J. Andrew Jones is assistant professor of Chemical, Paper, and Biomedical Engineering. Prior to joining Miami in 2017, Jones spent a year as a visiting assistant professor of Chemistry at Hamilton College. He completed his Ph.D. in Chemical and Biological Engineering at Rensselaer Polytechnic Institute and his M.S. in Environmental Engineering and B.S. in general engineering, with a specialization in Biomedical Engineering, at Mercer University.
His research focuses on the genetic engineering of microorganisms for the production of psychoactive drug candidates with the potential to help treat mental health disorders such as depression, anxiety, and post-traumatic stress disorder (PTSD). His research has been highlighted on National Public Radio, Chemical & Engineering News, Vice News, High Times, and Scientific American. He has been selected for multiple awards and honors including AIChE's 35Under35 – Bioengineering (2020), Miami University's Junior Faculty Scholar Award (2021), Miami's Associated Student Government – Outstanding Professor Award Nominee (2021, 2022), and the Ohio Faculty Council’s Technology Commercialization Award (2022). Jones has published over 20 peer-reviewed publications in top journals and has been cited over 2,400 times since 2014. He is a member of the American Chemical Society, the American Institute of Chemical Engineers, and the National Academy of Inventors.
Pubudu Hitigala Kaluarachchilage is an assistant professor in Statistics in the Department of Mathematical and Physical Sciences. Pubudu is a scholar in fields of Statistics and Mathematics with focus on Stochastic Processes, Statistical Modeling, Applied Statistics, Confirmatory Factor Analysis and Structural Equation Models. Her research contributions are in diverse fields including Cybersecurity, Sustainability, Environment Management, Accounting, and Consumer and Corporate Behavior and analyses of their effects on the environment. She has been awarded three United States patents for her collaborative research outcomes in the field of Cybersecurity. Her work is published in a variety of scholarly peer review journals, including the Journal of Accounting, Auditing & Accountability, Journal of Business Strategy, and the Environment and Resources, Conservation and Recycling. Pubudu is a research consultant in Statistics.
Emily Legg, assistant professor of English, received both her Ph.D. and M.A. in Rhetoric and Composition from Purdue University. Her research and teaching interests include indigenous rhetorics, cultural rhetorics, digital writing and technology, new media and composition, and professional writing.
Wayne Nirode is an assistant professor of Mathematics and received his Ph.D. from Ohio University. He teaches content courses for preservice and in-service teachers. His teaching, research, and service all focus on supporting and understanding the context in which K–12 mathematics teachers work. He is particularly interested in the teaching and learning of high school geometry, especially proof and the use of Dynamic Geometry Software. Before coming to Miami in 2017, he taught mathematics, statistics, and economics for 20 years at Troy High School in Troy, Ohio.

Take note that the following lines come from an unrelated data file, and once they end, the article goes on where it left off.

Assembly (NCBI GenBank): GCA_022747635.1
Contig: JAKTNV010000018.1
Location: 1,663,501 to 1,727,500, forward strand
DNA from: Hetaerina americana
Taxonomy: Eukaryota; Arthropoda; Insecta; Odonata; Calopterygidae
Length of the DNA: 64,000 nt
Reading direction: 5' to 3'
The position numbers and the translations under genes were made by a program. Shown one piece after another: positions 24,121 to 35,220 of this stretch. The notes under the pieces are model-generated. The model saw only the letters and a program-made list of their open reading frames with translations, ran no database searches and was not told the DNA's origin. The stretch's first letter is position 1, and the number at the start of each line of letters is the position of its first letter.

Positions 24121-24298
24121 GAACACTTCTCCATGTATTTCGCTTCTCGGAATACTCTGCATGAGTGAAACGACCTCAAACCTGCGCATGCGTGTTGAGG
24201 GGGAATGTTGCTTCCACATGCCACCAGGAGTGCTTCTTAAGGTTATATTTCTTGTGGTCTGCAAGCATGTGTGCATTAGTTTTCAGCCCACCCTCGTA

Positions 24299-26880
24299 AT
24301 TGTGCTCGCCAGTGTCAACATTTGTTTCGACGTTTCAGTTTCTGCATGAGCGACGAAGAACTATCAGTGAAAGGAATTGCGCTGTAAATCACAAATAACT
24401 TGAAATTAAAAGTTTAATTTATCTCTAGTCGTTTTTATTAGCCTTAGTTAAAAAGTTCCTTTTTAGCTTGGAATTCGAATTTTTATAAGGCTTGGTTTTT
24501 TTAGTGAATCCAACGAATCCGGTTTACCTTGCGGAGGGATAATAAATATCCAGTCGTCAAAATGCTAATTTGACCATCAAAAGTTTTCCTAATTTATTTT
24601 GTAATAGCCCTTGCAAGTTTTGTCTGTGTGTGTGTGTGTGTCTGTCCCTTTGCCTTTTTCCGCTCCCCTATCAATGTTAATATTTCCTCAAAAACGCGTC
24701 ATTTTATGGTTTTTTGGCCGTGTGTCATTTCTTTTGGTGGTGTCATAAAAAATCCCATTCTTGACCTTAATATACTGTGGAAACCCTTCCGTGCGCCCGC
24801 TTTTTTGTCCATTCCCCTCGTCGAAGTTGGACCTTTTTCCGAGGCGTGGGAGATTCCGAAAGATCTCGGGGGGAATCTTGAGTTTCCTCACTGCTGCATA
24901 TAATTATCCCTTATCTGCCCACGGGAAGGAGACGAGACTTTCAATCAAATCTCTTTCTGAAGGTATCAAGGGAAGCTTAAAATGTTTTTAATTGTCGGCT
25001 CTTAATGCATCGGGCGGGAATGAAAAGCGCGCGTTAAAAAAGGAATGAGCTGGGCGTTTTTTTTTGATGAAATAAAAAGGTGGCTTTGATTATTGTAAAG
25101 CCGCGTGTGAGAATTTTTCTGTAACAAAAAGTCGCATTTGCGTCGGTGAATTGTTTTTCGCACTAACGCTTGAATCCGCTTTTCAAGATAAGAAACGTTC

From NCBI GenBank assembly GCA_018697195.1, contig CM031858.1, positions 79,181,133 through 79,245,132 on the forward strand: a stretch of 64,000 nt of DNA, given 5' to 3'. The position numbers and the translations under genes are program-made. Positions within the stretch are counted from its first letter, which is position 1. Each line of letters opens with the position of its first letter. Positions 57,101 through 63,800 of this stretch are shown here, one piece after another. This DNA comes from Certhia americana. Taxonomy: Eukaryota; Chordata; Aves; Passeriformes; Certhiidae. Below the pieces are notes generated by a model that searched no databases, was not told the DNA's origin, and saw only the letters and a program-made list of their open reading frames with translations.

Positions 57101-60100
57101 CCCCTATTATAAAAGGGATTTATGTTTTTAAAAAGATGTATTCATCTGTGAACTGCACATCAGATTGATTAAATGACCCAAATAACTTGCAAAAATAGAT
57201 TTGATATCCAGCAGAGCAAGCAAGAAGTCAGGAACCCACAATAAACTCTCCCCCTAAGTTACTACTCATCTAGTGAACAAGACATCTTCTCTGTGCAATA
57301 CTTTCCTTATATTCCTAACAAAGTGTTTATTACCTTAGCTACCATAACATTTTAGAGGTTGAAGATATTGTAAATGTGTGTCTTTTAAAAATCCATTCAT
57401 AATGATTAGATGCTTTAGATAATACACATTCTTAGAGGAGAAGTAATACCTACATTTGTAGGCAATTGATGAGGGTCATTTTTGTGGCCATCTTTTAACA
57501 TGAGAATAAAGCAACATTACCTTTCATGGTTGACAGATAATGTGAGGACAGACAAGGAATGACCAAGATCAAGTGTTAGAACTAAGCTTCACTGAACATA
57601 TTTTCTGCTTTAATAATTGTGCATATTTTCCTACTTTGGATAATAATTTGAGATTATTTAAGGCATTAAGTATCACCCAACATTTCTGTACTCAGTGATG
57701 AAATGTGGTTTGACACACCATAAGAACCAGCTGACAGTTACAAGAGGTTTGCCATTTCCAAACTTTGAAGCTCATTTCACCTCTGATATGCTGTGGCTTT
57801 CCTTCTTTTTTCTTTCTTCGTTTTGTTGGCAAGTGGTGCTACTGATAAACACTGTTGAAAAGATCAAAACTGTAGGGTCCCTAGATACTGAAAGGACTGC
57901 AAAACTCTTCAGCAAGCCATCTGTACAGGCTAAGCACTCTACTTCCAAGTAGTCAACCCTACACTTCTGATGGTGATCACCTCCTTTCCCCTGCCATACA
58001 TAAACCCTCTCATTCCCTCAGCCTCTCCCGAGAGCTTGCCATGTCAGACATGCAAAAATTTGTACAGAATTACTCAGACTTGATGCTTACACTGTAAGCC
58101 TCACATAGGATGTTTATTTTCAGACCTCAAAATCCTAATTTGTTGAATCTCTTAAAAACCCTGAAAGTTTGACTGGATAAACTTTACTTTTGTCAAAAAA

Joseph Nwankpa earned his Ph.D. from Kent State University in Information Systems. He also holds an MBA from University of Windsor, a master's degree in Advanced Financial Information Systems from Hanken School of Economics, as well as a bachelor's degree in Accountancy from Abia State University. He serves as the FSB Director of Cybersecurity Initiatives. His primary research focuses on Enterprise Systems, Cybersecurity, Software Vulnerabilities, Digital Business Strategy, Technology Adoption, Predictive Models, IT Strategy, and Accounting Information Systems. He has over 30 publications in journals and conferences and his research is forthcoming or has appeared in leading international journals.
Arnold (AJ) Olszewski, graduate director and assistant professor of Speech Pathology and Audiology, is a speech-language pathologist with previous experience working in schools. His research focuses on developing feasible, evidence-based language and literacy interventions for young children. Specifically, he has contributed to the development and evaluation of interventions for phonological awareness, alphabet knowledge, vocabulary, and syntax. Olszewski is the director of the Children’s Acquisition of Language and Literacy (CALL) Lab at Miami University.
Darryl Rice earned his Ph.D. in Business Administration with a concentration in Management at the University of Central Florida, his MBA with a concentration in Leadership from Jacksonville University, and his B.S. in Finance/Multinational Business Operations from Florida State University. He is an award-winning scholar and teacher. His research examines the relationship between leadership and fairness in three areas: organizational justice, behavioral ethics, and diversity, equity, and inclusion.
Naaborle Sackeyfio is assistant professor of Global and Intercultural Studies. She received her Ph.D from the Graduate Center, City University of New York. She teaches courses on global and intercultural studies; international studies; and African governance and development. Sackeyfio's research interests encompass governance; political economy; energy and resource politics; gender and sustainable development with a regional focus on sub-Saharan Africa.